COLUMN: U.S. soybeans must ship at breakneck pace to hit USDA target

CHICAGO - Although U.S. soybeans got a slow start to the 2015/16 marketing year, sales and shipments have picked up in the second half of the season.


CHICAGO - Although U.S. soybeans got a slow start to the 2015/16 marketing year, sales and shipments have picked up in the second half of the season.

But it will be an unprecedented feat if the United States can ship the full forecast.

For the week ending July 21, the U.S. Department of Agriculture reported that the world's second-largest soybean supplier had shipped 45.56 million tonnes of soybeans since Sept. 1.

As it stands, this figure falls far short of USDA's 2015/16 soybean export target of 48.85 million tonnes, especially with just 40 days left in the current marketing year.

This means that in the final six weeks of the 2015/16 campaign, the United States must ship a blistering 575,752 tonnes of soybeans per week. Never before has this pace been achieved at this time of the year ( ).


The record for soybean shipments in the final six weeks of the year is held by the 2011/12 season, corresponding to July and August 2012. Perhaps not coincidentally, that was the most recent occurrence of U.S. soybeans sustaining lower prices than Brazilian ones throughout July ( ).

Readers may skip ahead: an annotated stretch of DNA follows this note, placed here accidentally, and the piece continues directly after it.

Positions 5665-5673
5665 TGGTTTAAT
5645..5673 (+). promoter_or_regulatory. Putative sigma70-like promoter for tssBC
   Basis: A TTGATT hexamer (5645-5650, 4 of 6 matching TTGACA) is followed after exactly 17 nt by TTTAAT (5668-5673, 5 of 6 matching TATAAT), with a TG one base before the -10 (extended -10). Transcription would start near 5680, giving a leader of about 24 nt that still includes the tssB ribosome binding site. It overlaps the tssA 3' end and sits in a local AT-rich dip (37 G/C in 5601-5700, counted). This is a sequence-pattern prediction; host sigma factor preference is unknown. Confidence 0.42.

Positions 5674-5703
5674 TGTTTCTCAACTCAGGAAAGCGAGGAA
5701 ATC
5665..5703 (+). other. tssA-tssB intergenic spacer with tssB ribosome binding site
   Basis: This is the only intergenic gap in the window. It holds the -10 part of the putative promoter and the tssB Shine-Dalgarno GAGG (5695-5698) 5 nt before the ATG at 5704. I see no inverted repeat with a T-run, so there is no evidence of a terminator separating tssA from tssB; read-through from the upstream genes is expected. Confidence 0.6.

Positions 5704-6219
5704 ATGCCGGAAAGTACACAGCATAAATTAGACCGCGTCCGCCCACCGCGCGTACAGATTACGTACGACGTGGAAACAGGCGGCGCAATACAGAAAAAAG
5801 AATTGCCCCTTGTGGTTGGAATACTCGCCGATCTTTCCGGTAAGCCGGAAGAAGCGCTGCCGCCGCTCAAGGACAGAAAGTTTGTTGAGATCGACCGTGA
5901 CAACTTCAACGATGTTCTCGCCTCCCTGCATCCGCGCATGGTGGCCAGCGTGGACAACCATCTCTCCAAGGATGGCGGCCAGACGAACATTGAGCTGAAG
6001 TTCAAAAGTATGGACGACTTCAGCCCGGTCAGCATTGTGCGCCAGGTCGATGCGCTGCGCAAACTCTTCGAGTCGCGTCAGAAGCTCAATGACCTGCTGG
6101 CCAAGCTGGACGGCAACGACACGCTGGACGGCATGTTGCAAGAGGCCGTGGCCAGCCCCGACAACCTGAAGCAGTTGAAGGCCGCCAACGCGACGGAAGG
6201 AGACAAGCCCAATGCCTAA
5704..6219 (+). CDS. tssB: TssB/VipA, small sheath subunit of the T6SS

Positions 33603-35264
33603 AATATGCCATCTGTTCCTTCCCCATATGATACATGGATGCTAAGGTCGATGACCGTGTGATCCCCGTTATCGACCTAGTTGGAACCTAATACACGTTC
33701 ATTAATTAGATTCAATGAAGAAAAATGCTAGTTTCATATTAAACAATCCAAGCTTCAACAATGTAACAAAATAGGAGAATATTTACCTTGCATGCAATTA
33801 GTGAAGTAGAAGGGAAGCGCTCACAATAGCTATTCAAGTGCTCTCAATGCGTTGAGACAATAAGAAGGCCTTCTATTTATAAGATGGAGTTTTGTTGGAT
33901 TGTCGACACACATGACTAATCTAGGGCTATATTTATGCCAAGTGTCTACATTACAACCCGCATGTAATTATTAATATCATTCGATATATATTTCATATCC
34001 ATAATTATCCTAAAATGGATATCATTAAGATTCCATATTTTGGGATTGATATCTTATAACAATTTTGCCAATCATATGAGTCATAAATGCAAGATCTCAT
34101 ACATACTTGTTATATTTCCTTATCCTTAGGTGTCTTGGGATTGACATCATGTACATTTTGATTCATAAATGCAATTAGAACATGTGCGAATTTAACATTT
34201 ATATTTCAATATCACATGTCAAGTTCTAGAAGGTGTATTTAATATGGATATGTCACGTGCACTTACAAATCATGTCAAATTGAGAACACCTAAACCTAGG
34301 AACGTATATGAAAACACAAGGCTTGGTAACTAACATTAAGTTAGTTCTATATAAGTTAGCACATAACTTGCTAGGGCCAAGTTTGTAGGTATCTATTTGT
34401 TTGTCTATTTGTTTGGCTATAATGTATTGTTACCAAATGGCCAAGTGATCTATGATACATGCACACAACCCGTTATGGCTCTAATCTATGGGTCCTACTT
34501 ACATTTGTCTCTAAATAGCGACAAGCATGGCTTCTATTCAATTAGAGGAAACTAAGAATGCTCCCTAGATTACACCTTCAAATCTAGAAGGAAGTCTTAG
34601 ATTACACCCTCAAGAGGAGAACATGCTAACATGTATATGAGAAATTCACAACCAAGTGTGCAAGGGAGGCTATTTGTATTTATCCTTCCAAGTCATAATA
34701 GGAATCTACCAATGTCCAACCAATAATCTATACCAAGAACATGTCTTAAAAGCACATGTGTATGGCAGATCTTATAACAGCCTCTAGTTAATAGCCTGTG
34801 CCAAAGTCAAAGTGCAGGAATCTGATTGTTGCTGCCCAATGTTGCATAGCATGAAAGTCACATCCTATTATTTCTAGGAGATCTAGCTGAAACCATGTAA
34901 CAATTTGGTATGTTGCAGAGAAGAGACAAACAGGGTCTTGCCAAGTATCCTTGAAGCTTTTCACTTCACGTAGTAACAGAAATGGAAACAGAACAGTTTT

But the current marketing year has nearly 50 percent more outstanding sales on the books than was the case at the same point in 2012. So U.S. exporters must comfortably exceed 2012's record end-of-year pace in order to reach USDA's estimate.



The current discount to the Brazilian product will help in keeping the stream of soybeans moving out of the United States, but speed bumps are beginning to emerge.

The week ending July 21 was the first one since late January in which net soybean sales for the current marketing year were negative, implying that buyers may be growing wary of the United States' ability to deliver on all the bookings.

Further, almost two-thirds of outstanding soybean sales are to "unknown" buyers, and this quantity is more than double what it has ever been at this point in the marketing year. Some analysts theorize that unidentified buyers may feel more comfortable switching sources and therefore more cancellations could arise if a large amount of unknown buyers exist toward the tail end of the season.

It would not be surprising to see USDA revise downward its forecast for 2015/16 soybean exports given the steepness of the climb to its current target.


Regardless of what happens over the next few weeks, the United States will ship its second-largest annual soybean volume ever during the 2015/16 marketing year, trailing only the previous year.

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